I’ve lived in Worcester for almost four years now, but this was my first trip to the Worcester Art Museum, too. We didn’t have a lot of time to look around the museum because we were on a tight schedule, but this exhibit was definitely worth the trip and the minor inconveniences of transporting a group of students. All of the color brightened my day.

Students Enjoying the Hajjaj Exhibit

Slice of LifeSlice of Life is a daily writing challenge during the month of March hosted by Two Writing Teachers. Visit their blog for more information about the challenge and for advice and ideas about how to participate.

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Slice of Life #24: Idea Slam!

idea photo
Photo by Celestine Chua

February is a rough month for teaching. It’s cold and bleak outside (in many places, anyway). Everyone seems to be a bit lethargic and tired. Many schools have started having breaks in February. My children’s school system, for instance, has a week-long winter break in February. Dylan was so excited to go back to school Monday that he woke up at 3:00 A. M. I realize he’s different that way, though.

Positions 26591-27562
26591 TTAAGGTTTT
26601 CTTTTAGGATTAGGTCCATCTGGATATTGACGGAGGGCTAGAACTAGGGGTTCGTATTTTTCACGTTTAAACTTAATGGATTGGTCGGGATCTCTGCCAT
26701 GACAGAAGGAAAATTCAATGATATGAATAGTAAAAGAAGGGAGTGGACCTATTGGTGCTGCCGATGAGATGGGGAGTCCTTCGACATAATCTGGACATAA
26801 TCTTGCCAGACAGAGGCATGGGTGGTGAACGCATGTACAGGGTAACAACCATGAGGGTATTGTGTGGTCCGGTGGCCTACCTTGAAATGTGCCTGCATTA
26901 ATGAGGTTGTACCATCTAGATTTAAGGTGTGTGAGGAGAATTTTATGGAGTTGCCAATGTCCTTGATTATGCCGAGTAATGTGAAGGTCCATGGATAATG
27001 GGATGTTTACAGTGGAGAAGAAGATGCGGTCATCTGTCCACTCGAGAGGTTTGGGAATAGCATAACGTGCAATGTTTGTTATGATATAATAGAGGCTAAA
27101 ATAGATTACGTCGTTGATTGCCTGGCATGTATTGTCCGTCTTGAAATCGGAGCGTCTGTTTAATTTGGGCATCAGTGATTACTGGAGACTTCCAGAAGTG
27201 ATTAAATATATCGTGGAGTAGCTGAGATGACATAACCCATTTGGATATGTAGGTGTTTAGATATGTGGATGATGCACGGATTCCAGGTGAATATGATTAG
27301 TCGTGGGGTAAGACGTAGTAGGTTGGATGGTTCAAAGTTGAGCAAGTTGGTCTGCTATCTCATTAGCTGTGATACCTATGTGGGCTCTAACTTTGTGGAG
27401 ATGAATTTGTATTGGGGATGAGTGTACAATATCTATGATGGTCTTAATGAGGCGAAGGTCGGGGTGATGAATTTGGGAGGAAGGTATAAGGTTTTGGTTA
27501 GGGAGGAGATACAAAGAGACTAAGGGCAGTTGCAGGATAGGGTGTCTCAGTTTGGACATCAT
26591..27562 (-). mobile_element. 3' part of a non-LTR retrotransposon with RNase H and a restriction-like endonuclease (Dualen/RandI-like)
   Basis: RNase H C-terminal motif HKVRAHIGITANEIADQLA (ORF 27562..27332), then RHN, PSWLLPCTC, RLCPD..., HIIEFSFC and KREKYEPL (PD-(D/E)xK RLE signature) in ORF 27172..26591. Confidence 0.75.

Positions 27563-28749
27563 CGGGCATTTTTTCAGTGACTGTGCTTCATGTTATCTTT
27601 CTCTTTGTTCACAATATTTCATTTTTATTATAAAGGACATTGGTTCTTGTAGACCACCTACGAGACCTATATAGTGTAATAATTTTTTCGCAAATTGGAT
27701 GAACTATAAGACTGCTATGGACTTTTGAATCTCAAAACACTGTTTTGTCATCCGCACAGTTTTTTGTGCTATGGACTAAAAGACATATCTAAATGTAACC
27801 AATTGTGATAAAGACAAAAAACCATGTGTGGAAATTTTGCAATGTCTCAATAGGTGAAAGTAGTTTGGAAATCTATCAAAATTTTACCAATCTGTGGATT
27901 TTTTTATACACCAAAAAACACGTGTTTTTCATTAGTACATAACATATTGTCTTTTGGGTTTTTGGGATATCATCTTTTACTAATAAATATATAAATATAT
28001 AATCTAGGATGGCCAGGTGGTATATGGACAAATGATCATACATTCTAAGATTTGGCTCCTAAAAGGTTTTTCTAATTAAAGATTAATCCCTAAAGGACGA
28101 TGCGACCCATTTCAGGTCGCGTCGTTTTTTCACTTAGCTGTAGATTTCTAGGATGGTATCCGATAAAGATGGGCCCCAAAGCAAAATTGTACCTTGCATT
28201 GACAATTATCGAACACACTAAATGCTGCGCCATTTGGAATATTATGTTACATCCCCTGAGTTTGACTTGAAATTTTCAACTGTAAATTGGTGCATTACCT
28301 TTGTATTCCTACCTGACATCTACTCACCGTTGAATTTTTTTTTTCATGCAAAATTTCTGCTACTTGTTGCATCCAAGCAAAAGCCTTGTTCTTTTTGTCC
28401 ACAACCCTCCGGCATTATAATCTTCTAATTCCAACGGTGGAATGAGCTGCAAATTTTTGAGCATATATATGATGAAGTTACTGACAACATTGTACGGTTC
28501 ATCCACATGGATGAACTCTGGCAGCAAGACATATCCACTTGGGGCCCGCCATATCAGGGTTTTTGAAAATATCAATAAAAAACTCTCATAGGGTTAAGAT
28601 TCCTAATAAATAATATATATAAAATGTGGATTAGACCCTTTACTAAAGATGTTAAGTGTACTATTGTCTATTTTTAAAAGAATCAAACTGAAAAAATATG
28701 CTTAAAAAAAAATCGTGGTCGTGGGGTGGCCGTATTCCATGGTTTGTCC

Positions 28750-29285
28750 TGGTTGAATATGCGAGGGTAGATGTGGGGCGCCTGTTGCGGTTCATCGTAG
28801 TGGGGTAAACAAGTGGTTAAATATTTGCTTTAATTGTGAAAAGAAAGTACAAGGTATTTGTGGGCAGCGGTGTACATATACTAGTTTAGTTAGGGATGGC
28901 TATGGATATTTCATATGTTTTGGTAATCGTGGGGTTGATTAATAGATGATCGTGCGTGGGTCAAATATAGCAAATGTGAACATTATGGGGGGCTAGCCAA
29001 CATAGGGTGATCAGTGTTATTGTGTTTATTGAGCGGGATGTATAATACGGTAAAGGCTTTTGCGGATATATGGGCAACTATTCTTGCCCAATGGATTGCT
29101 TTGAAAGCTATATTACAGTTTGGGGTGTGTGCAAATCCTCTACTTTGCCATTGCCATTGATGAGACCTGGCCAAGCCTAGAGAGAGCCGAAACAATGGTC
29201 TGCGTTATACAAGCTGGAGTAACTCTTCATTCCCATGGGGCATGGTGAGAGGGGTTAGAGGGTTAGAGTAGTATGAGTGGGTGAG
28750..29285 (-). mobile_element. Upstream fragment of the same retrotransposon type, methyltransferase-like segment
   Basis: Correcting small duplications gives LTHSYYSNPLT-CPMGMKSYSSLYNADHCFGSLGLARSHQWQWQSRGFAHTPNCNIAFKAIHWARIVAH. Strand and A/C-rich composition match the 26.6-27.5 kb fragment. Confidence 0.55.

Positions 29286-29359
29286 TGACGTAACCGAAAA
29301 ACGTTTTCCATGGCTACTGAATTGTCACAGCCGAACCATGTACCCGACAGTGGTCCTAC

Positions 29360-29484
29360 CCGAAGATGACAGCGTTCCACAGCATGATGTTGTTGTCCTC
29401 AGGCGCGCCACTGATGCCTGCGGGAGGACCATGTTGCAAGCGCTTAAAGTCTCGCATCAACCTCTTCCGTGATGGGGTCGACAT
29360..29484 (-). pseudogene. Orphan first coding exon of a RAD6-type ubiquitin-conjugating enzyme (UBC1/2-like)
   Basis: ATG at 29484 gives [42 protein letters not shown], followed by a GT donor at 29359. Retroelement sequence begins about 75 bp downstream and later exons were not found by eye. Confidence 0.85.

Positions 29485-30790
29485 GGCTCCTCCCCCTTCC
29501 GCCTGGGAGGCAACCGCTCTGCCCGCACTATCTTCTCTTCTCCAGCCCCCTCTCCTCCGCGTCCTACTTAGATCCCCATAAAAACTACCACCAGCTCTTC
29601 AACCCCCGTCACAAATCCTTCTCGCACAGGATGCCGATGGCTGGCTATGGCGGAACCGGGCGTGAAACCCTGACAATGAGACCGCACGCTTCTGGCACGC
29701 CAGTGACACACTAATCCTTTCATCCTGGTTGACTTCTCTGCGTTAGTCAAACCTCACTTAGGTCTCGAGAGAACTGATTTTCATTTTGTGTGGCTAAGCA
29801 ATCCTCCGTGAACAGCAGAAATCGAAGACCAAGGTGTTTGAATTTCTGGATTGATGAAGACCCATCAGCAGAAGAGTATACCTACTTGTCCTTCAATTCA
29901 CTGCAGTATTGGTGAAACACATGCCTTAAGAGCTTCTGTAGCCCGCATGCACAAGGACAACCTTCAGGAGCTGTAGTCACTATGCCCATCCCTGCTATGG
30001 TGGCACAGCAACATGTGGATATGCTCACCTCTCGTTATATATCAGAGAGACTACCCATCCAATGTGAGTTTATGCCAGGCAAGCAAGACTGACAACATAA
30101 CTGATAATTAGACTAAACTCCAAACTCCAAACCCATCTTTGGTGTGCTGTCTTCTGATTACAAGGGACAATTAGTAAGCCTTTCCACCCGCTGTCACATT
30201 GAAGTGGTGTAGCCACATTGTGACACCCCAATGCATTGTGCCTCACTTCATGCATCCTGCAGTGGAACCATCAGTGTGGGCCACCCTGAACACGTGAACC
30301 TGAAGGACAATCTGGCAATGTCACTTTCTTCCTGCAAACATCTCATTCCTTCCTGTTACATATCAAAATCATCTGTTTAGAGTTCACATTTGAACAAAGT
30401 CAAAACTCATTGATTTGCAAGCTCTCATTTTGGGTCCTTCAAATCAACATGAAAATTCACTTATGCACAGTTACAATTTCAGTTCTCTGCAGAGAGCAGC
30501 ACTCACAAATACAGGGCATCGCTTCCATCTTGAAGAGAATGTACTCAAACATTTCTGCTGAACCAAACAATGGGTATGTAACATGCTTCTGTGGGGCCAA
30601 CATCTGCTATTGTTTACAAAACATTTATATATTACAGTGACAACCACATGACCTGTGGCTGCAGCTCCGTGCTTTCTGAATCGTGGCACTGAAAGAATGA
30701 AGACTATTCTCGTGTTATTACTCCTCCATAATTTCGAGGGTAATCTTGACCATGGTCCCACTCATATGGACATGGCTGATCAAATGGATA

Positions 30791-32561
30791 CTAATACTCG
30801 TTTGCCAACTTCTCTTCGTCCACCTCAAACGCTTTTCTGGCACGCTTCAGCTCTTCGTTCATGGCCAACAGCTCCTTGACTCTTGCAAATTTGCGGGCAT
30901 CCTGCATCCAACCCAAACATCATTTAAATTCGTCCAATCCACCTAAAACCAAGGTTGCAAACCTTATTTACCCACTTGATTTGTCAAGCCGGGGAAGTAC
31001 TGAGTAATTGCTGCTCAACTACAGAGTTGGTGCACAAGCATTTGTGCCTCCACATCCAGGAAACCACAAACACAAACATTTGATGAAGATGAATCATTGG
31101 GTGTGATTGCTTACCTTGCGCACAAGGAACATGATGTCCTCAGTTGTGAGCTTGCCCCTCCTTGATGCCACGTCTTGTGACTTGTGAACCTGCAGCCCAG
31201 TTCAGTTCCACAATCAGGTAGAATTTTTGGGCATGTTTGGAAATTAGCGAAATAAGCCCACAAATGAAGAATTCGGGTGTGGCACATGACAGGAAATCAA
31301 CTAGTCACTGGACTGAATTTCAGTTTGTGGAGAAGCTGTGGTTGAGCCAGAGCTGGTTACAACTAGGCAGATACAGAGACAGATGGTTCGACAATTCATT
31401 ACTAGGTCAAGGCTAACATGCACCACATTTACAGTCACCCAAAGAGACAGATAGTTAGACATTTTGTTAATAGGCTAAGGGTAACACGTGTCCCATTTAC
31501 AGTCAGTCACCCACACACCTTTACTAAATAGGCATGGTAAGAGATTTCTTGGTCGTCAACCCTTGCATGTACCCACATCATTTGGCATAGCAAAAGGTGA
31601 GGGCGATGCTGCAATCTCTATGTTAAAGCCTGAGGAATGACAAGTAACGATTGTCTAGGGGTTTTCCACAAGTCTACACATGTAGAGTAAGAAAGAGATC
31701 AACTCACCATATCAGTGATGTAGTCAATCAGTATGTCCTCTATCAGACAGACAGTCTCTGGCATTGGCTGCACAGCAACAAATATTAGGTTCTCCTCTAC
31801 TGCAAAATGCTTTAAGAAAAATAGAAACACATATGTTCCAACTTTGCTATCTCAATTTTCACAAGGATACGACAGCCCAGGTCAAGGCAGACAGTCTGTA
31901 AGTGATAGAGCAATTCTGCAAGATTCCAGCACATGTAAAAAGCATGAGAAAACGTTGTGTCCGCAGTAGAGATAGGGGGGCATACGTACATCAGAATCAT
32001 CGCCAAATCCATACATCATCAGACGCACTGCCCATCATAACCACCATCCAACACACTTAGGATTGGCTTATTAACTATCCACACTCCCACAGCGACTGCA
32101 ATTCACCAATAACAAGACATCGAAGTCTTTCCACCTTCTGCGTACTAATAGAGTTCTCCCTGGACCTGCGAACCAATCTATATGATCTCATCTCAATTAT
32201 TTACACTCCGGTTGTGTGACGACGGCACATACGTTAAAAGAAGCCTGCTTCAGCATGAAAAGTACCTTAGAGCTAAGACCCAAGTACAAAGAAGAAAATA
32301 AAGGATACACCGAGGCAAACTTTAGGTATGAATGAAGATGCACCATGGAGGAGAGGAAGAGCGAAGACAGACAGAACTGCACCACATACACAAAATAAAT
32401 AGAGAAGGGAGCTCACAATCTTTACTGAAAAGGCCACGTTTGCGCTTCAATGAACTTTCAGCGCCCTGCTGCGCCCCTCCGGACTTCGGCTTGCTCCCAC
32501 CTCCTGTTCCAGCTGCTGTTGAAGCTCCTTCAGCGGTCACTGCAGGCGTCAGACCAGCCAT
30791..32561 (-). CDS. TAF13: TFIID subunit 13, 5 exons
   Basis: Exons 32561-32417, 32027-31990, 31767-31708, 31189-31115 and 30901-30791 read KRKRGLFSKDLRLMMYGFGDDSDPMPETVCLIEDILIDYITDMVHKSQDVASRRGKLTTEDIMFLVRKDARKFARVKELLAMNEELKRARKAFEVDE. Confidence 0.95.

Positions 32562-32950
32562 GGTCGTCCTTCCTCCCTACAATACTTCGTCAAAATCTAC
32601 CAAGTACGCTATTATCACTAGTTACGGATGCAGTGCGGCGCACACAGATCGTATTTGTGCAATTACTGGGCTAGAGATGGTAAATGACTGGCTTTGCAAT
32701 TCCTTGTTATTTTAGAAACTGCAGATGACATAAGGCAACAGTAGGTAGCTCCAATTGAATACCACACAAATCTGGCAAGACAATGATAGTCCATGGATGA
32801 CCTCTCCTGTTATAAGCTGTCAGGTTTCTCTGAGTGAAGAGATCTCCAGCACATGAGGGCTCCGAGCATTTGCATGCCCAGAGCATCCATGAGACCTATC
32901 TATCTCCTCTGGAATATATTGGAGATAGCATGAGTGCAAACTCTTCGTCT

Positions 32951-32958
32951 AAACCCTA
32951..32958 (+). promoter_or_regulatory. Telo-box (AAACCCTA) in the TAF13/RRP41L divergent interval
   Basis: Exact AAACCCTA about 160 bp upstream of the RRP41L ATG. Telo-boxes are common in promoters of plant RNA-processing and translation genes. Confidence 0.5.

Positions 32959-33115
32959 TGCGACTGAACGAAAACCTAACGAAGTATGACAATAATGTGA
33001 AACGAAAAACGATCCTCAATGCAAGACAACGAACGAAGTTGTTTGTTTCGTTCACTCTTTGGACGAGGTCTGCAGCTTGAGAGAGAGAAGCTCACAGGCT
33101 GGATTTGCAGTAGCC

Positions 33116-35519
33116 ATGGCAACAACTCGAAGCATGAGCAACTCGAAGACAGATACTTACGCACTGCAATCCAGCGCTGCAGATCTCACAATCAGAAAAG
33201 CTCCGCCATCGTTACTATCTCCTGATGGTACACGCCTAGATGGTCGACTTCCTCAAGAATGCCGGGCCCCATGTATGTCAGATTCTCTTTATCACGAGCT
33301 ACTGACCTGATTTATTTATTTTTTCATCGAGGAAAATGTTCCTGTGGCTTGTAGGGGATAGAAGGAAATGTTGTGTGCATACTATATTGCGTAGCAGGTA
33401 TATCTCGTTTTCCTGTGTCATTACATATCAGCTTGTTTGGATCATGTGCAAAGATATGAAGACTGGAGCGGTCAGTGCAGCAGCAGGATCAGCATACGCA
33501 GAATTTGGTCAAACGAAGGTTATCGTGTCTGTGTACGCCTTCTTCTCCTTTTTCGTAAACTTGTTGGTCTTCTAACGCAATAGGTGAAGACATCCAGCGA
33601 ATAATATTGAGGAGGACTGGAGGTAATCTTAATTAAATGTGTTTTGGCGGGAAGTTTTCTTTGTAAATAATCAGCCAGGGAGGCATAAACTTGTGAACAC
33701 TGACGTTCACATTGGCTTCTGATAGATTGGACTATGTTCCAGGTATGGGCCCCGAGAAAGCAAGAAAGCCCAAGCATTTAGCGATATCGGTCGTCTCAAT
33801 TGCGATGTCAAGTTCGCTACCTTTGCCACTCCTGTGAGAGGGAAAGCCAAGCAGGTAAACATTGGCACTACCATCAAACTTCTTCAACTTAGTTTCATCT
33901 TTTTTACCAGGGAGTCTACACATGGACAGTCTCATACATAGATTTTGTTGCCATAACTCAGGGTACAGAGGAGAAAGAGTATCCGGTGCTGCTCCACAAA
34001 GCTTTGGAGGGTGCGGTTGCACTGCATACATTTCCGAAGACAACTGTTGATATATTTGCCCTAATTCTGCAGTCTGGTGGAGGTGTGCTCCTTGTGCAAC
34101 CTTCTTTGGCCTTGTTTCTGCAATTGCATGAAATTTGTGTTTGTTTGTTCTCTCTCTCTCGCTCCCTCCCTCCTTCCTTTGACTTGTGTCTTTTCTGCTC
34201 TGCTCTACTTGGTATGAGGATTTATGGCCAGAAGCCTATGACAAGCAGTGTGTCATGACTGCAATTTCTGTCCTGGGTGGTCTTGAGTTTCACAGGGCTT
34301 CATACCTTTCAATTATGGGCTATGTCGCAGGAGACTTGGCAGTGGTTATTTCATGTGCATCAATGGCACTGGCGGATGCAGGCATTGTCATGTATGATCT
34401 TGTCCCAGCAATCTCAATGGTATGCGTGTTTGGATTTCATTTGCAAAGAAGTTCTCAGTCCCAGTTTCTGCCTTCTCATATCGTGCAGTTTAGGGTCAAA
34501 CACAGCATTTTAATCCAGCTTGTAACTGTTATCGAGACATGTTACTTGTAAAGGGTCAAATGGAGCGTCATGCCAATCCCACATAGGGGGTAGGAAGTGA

I decided it was time to have a really fun department meeting that (I hoped) everyone would look forward to, so we are having an idea slam. The goal is for each of us to bring one (or more) ideas/tips/tricks/etc. we use in the classroom to share with the others. I think we will not only learn a lot from each other but also have fun.

I’m still trying to decide which ideas I will bring to the group. I have several in mind. There is absolutely no reason we can’t have another idea slam, though, and we have a dedicated shared folder in Google Drive that we will use to share electronic copies of anything we have. I can also scan anything that is only available in hard copy and put it in the folder later.